When I was a preteen and teen, I happily ate breakfast. I couldn’t wait to pour out a bowl of Lucky Charms or Captain Crunch. But in college, I almost always skipped the first meal of the day. Lack of time was the usual reason.
At the same time, Seth resists breakfast almost every morning. I think the big reason is that he sees it as the beginning of the “bad part of the day.” That is, him going to preschool or me headed off for work. Or both. By delaying the meal, he gets to keep me around longer, which by the way, tends to work.
So I read with interest Shooting Down the Breakfast Club in Slate. Author Amanda Schaffer takes a look at claims that children do better academically – and have lower rates of obesity – if they eat a solid breakfast. But Schaffer wonders if researchers are putting the proverbial cart before the horse. Maybe these kids who skip breakfast just need more sleep and as such are slow to get going in the morning.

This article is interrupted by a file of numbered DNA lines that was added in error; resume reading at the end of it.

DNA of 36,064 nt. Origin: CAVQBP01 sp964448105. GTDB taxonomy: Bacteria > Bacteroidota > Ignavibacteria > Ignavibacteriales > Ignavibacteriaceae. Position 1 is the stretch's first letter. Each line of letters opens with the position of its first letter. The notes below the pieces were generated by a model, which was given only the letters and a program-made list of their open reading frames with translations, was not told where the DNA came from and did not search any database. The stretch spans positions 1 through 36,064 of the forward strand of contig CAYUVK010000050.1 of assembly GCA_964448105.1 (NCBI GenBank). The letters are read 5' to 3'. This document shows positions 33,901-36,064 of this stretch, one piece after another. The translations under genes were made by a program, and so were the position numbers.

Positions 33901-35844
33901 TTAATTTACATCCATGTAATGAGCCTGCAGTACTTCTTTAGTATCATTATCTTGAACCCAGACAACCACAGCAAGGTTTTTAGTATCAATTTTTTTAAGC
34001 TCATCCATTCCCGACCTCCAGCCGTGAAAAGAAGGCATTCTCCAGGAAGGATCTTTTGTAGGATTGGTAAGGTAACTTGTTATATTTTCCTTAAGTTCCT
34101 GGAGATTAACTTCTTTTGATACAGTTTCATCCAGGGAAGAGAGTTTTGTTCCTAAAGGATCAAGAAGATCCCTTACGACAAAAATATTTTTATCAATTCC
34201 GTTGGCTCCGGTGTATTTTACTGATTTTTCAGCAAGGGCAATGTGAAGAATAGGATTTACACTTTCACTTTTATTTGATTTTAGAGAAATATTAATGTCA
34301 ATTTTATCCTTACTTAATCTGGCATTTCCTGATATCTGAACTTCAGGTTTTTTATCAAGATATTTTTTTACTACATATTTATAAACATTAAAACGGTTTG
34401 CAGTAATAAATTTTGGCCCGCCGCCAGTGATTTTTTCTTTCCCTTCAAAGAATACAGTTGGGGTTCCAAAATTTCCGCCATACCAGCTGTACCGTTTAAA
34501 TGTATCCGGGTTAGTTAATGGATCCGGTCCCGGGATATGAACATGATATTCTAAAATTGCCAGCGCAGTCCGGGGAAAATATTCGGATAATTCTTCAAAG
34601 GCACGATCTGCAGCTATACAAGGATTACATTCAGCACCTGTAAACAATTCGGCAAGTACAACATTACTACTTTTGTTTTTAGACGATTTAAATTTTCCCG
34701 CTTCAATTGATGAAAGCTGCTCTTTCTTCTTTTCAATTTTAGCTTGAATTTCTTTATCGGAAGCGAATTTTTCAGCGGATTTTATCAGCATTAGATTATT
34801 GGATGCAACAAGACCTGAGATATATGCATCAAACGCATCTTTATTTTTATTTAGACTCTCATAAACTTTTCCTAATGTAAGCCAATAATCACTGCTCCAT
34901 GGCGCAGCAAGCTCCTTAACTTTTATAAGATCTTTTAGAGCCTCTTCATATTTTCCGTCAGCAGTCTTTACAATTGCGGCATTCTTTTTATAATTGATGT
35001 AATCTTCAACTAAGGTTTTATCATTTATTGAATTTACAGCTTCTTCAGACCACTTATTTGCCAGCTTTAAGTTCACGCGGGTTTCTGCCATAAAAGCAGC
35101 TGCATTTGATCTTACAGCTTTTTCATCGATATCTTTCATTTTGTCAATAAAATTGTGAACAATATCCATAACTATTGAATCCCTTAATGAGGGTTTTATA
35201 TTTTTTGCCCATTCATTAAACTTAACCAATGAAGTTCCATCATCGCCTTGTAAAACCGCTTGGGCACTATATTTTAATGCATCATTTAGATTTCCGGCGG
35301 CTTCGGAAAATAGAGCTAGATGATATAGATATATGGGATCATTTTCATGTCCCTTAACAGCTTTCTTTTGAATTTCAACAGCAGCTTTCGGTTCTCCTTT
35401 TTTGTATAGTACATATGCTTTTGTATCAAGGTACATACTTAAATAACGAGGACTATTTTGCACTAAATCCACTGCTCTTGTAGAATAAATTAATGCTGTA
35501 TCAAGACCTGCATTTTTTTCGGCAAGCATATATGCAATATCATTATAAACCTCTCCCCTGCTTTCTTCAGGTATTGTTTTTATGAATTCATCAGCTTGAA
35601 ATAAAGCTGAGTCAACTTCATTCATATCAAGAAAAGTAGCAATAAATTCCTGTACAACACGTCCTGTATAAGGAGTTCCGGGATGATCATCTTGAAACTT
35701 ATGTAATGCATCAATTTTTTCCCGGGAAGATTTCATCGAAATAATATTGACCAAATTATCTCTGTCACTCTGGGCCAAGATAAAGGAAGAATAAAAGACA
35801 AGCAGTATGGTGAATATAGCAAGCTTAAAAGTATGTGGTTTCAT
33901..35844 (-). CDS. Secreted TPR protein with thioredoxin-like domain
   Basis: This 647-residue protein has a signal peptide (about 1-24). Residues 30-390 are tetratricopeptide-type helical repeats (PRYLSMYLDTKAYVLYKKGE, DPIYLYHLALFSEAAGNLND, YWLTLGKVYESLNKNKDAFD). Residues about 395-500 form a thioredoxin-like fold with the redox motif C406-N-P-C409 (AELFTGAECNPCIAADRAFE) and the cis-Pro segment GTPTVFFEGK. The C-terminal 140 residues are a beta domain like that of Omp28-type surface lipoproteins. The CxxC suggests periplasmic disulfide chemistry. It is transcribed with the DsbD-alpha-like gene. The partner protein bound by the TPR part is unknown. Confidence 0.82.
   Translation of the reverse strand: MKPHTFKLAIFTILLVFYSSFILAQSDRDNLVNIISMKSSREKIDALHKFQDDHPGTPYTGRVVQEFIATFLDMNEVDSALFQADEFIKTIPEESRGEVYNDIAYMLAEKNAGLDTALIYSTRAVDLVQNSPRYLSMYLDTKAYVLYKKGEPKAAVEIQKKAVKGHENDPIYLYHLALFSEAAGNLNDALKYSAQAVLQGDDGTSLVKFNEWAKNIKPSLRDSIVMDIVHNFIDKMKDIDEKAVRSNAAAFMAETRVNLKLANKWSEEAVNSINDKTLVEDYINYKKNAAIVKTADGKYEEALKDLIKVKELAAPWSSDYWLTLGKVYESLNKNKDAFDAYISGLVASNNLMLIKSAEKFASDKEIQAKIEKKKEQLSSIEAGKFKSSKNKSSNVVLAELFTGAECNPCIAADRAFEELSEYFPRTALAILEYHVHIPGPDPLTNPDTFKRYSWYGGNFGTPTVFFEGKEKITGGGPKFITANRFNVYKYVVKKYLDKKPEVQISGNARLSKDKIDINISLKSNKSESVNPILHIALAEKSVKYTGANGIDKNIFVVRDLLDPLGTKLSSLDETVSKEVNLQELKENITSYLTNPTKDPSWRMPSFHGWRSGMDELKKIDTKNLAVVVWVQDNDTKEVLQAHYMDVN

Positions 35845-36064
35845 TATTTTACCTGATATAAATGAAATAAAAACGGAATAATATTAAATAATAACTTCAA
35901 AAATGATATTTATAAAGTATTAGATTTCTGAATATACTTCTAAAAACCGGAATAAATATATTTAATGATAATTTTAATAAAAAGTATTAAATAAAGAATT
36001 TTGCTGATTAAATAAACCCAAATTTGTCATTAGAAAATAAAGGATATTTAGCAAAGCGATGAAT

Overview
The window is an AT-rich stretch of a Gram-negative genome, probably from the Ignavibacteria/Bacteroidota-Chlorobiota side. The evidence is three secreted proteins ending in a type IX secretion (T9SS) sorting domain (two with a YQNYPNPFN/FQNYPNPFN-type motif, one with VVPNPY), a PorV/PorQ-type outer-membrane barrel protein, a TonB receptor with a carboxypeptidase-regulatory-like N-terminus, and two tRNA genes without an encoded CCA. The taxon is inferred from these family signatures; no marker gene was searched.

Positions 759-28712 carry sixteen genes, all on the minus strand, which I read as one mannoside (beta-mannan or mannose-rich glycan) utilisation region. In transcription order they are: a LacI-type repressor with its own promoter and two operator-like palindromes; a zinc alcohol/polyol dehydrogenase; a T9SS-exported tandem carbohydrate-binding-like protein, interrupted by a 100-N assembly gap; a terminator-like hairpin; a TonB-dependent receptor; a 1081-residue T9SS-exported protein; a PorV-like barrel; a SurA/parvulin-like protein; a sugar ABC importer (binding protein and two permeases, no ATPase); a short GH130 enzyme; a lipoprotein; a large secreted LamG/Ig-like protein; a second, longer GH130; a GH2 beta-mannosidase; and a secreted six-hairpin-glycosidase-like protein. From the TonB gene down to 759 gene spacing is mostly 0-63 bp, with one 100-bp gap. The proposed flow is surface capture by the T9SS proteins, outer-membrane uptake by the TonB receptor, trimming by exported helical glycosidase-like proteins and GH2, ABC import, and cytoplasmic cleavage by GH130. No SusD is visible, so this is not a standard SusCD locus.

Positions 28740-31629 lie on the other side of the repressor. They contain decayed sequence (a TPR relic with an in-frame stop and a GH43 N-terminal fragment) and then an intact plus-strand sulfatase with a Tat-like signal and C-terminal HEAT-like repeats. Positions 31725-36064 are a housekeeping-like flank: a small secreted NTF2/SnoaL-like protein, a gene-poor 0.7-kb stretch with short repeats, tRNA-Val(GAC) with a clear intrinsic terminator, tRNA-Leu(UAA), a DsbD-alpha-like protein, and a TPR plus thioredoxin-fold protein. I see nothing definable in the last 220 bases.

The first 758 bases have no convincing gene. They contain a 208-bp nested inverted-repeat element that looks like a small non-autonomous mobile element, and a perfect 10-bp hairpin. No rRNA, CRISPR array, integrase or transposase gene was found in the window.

Schaffer believes that breakfast may have little to do with learning issues. It’s actually the lack of sleep that is to blame:
The case for circadian rhythms and sleep as key to performance has strong scientific grounding. Sleep researchers have shown that peoples’ preferences for morning or evening activity – for being an early bird or a night owl – are partly genetic and can be apparent even early in life. …
These tendencies can have a big impact on cognitive performance. People test significantly better at the time of day they identify as their best than they do at the time they say is their worst, especially in mental tasks involving memory. This is intriguing, since memory-related tests are also the ones that breakfast-eaters seem to excel at. Yet apparently no one has done a study on breakfast, cognitive performance, and time-of-day preference (or at least no one whom the reviewers in the Journal of the American Dietetic Association mention in their article). So, we don’t know whether the kids who do worse on early-morning tests are struggling because they haven’t eaten breakfast or because they aren’t morning people.